Prairie Restoration: Site Preparation
What is the process to restore native prairie?
The process will include killing the existing vegetation, collection and purchase of seed, sowing of the seed in winter of 2020-21, followed by mowing in 2021-22.Later maintenance will include hand weeding and fire every 2-4 years.
Preparing the ground and seeding a prairie is rather different from planting a flower or vegetable garden. Most prairie plants are long-lived perennials - the part in the ground survives the winter and comes up each spring. Prairie plants do not need a soft, tilled-up seed bed; nor do they want added fertilizer. Those sort of preparations will result in many more weedy annual plants, and won’t help the prairie plants. So site preparation consists of killing off not only the visible vegetation, but also much of the weed seed that is in the soil. But we do not want to plow up the soil and bring more weed seeds to the surface. Although there are ways to accomplish this without herbicide, herbicides are most applicable to smaller sites. Rochester Parks and Forestry treated the area to be planted with glyphosate herbicide, multiple times in summer 2020.
Seeding will be done in early winter, onto the snow. This will allow the seeds to melt their way through the snow, and go through the cold, wet months that are needed to induce the seeds to sprout.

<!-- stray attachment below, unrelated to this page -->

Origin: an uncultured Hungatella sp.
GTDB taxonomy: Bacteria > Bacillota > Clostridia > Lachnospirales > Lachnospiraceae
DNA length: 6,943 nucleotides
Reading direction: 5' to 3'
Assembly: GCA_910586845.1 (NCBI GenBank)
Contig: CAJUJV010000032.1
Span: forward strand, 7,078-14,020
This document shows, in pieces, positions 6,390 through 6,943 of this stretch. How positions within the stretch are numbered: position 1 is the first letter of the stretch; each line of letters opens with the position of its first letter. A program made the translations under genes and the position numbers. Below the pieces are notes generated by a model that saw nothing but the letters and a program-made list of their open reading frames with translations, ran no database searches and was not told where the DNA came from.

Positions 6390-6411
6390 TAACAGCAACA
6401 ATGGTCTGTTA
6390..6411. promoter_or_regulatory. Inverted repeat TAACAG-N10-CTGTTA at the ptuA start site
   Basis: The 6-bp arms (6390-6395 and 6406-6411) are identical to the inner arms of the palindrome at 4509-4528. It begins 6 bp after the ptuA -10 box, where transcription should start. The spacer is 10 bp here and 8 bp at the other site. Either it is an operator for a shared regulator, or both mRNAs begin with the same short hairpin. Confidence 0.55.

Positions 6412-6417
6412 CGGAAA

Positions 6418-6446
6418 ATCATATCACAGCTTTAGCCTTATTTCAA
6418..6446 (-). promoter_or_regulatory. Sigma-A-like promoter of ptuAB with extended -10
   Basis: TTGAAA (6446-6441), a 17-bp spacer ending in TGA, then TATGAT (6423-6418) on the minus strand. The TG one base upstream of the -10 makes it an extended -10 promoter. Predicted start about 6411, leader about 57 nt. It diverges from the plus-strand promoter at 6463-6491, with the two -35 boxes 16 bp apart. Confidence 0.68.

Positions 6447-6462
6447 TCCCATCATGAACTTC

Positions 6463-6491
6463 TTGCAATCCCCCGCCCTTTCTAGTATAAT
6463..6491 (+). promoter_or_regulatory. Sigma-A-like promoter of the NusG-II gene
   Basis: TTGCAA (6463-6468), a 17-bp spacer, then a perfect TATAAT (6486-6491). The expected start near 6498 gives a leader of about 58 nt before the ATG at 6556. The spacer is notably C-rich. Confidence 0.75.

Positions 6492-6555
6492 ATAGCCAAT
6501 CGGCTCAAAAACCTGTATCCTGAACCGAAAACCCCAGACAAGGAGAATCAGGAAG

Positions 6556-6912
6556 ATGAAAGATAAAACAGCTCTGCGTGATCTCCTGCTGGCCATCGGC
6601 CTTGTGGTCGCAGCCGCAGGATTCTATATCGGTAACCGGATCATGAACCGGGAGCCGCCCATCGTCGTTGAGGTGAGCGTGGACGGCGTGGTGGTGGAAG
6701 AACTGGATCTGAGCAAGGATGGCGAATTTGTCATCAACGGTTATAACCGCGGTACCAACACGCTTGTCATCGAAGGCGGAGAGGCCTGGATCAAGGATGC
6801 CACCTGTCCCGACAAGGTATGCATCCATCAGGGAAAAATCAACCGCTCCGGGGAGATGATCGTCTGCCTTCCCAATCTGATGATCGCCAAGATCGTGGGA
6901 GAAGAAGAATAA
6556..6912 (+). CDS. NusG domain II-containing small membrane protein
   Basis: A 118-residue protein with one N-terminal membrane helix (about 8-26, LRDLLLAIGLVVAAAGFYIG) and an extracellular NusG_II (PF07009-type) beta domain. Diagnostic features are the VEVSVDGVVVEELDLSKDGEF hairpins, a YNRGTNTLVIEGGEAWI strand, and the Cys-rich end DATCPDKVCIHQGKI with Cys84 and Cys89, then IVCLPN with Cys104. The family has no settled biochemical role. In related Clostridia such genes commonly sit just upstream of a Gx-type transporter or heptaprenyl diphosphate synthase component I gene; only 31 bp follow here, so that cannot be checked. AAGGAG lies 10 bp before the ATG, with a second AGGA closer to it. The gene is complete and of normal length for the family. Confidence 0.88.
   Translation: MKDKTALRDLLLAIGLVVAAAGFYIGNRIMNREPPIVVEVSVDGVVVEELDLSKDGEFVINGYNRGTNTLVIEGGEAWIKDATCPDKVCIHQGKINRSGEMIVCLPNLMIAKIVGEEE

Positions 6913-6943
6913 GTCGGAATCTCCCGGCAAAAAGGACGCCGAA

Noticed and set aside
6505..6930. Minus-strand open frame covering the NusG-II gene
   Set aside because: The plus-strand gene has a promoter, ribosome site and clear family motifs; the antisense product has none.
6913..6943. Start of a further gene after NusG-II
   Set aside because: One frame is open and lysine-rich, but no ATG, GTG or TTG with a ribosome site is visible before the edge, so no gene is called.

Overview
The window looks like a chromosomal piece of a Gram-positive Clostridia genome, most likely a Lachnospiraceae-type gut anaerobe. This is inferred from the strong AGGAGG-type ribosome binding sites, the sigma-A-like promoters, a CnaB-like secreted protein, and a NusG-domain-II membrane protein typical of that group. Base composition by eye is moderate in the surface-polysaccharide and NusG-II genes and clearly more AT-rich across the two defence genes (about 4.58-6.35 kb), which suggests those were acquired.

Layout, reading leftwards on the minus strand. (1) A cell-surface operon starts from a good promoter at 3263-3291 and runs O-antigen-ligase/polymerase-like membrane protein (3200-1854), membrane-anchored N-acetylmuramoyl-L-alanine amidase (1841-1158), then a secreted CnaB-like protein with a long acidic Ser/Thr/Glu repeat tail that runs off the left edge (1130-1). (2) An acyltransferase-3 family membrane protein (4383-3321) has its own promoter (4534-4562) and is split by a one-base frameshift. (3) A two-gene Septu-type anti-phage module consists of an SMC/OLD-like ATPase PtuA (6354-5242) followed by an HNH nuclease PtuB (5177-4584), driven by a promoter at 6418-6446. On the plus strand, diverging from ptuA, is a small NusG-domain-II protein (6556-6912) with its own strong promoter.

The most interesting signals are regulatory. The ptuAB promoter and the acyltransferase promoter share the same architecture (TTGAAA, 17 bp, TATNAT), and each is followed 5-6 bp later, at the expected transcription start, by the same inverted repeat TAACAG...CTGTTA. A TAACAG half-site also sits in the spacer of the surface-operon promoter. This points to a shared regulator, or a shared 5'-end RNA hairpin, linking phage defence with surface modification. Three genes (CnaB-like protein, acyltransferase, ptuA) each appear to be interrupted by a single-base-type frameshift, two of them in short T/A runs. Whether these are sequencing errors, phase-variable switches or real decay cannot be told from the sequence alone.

Most prairie plants start growth by putting much of their energy into root growth. They work for the long-term. This is unlike weedy species that put down minimal roots and quickly have lots of above-ground growth. To keep the weeds from taking over and shading out the natives, we will keep the area mowed to about 6 inches high through the first growing season and a half. That way the natives can get some sun and ‘put down roots’, setting them up for long-term success.
So do not expect many flowers in the first couple years. Many of the most desirable native flowers and grasses take several years to get to blooming.